Andrea Orcel could have a palace if he wanted to. Specifically the ancient Palazzo Salimbeni, located in the middle of the old town of Siena, in the middle of the picturesque hills of Tuscany. Here is the headquarters of Monte dei Paschi di Siena, the oldest bank in the world. And Orcel now wants to negotiate whether the banking group Unicredit, which he heads, will take over this financial institution – at least its good shares.
Because Monte dei Paschi as a whole is not only old, but also quite broken. So broken that the Italian state had to save the bank in 2017 and has since been the largest shareholder with 64%. How things will turn out with Monte dei Paschi is therefore also a highly political question – with a clear deadline. The EU wants Rome to privatize the bank again by the end of the year. So now a solution could be found.
Hardly any other place in Italy is as closely tied to a business as Siena is at Monte dei Paschi. The city’s name is sometimes used as a synonym for the bank, which was founded in 1472, as it has always been so important here for politics, business, culture and sport. She was a patron and an employer. And it was a mess for local political interests – which ultimately, in the wake of the banking, financial and sovereign debt crisis, were also its ruin.
Since the privatization of the bank again, Unicredit has always been the dream partner of Rome. Two personalities testify to this: Pier Carlo Padoan and Jean Pierre Mustier. As Minister of Economic Affairs and Finance, Padoan once organized the state entry into Monte dei Paschi, and then at the end of 2020 he was appointed chairman of the appointed board of Unicredit. Shortly thereafter, then-CEO Mustier collapsed. The quarrel revolved around Monte dei Paschi: Padoan absolutely wanted the recovery, Mustier certainly not. Orcel then took over in April, but he was also very cautious at the start.
“We only buy parts of the business – parts that we determine”
But now he is negotiating with Rome. “The timing is good and the conditions could be good,” said Friday during the presentation of the quarterly figures – but: “Nothing has been decided yet”.
A complete takeover of Monte dei Paschi should not be, this is already certain. All risky positions in the books of the Sienese must remain with the state, as well as all old legal risks from the previous affairs of the bank. In addition, the operation should not increase Unicredit’s capital and bring significant savings. Interesting is the network of Sienese, who are mainly represented in the economically strong north and in the center of the country – Unicredit has so far focused more on central and southern Italy. That could add up to four million to the country’s 7.6 million current customers. “We only buy parts of the business – parts that we determine,” Orcel said. La Stampa newspaper commented: “In short, Orcel is expecting Santa Claus out of season.
There is also reluctance in Rome: Padoan’s successor as finance minister, Daniele Franco, has not commented on the news. Apparently, the government is worried that everything will fail in the end.
Open detailed view
Before Andrea Orcel joined Unicredit, he was supposed to be the head of the big Spanish bank Santander. The contract failed due to the dispute over the payment of wages.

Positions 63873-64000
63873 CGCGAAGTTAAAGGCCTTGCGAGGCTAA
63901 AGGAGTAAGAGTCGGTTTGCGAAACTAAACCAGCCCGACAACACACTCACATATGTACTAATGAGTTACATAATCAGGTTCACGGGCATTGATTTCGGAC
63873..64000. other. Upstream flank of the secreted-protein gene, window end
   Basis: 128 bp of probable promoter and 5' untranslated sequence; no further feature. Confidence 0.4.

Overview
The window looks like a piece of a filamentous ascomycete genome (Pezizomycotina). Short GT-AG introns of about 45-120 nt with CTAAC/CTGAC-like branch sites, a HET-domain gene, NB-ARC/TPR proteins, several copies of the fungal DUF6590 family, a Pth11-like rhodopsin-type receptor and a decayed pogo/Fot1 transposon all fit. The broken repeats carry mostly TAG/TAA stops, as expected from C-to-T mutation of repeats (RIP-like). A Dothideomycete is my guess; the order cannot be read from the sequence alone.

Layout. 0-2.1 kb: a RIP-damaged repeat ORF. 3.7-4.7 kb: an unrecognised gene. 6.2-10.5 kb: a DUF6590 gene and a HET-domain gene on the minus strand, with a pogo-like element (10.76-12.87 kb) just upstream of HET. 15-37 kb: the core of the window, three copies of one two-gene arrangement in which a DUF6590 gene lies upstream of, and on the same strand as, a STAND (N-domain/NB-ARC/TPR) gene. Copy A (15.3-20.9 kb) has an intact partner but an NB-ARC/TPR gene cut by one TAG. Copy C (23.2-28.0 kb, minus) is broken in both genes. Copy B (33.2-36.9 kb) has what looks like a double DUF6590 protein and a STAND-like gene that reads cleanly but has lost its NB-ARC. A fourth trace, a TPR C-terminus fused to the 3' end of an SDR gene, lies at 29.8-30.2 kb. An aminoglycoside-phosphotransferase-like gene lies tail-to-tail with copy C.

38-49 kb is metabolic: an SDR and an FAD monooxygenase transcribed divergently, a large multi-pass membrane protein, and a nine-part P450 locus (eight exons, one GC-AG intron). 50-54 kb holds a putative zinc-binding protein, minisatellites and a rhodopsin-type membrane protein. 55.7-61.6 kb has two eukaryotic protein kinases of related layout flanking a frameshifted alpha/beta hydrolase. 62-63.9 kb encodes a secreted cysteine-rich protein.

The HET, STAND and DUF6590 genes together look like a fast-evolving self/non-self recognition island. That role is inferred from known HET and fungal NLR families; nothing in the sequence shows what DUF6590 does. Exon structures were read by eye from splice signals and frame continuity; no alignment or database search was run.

(Photo: Sang Tan / AP)
Orcel is reinforced in the negotiations. The business of Unicredit is functioning, the profit increased in the second quarter more strongly than expected to more than one billion euros. In addition, the parent company of Münchner Hypo-Vereinsbank is more confident in the further development of the business. Adjusted profit will be over three billion euros this year, he said, cost and revenue targets have been confirmed. Investors are generally quite satisfied: Unicredit stock rose 6% in the morning, and while it continued to give up part of its profits, it remained solidly in the dark.
Orcel, who as head of the investment bank of the big Swiss bank UBS was one of the most important negotiators in Europe, has a long history with Monte dei Paschi. He played a key role as a consultant when the financial institution bought rival Banca Antonveneta for nine billion euros in 2007. In retrospect, observers have blamed the deal in part for Monte dei Paschi having had such big problems in the first place. Shortly before moving to Milan, Orcel was still under discussion as a boss in Siena.
The ECB is benevolent silent
In Frankfurt, at the European Central Bank’s (ECB) banking supervisory authority, they don’t want to comment on the possible takeover, not even in the background – which can be interpreted to mean that negotiations are there. followed with kindness. The ECB has been promoting the consolidation of the European banking market for years, preferably even across national borders. However, there is still a problem as the legal and regulatory differences make such transactions extremely complicated. If Monte dei Paschi were to disappear from the market at least in a national solution, Frankfurt would probably not be unhappy to have one less problem.
In Siena, on the other hand, they fear that they will soon have another problem. What will remain of the once proud heritage of the city during the takeover? What happens to the staff at the Monte dei Paschi headquarters, to the whole organization? The government of Rome is already brandishing the prospect of helping the Sienese. For example, it is planned to set up a large pool of pharmaceutical companies there in order to support employment in the region.
But what will happen to Palazzo Salimbeni remains to be seen for now. Love it so much. Orcel wants to make a decision on Monte dei Paschi by September. Will he then really also become Mr. Palast? Possible but doubtful.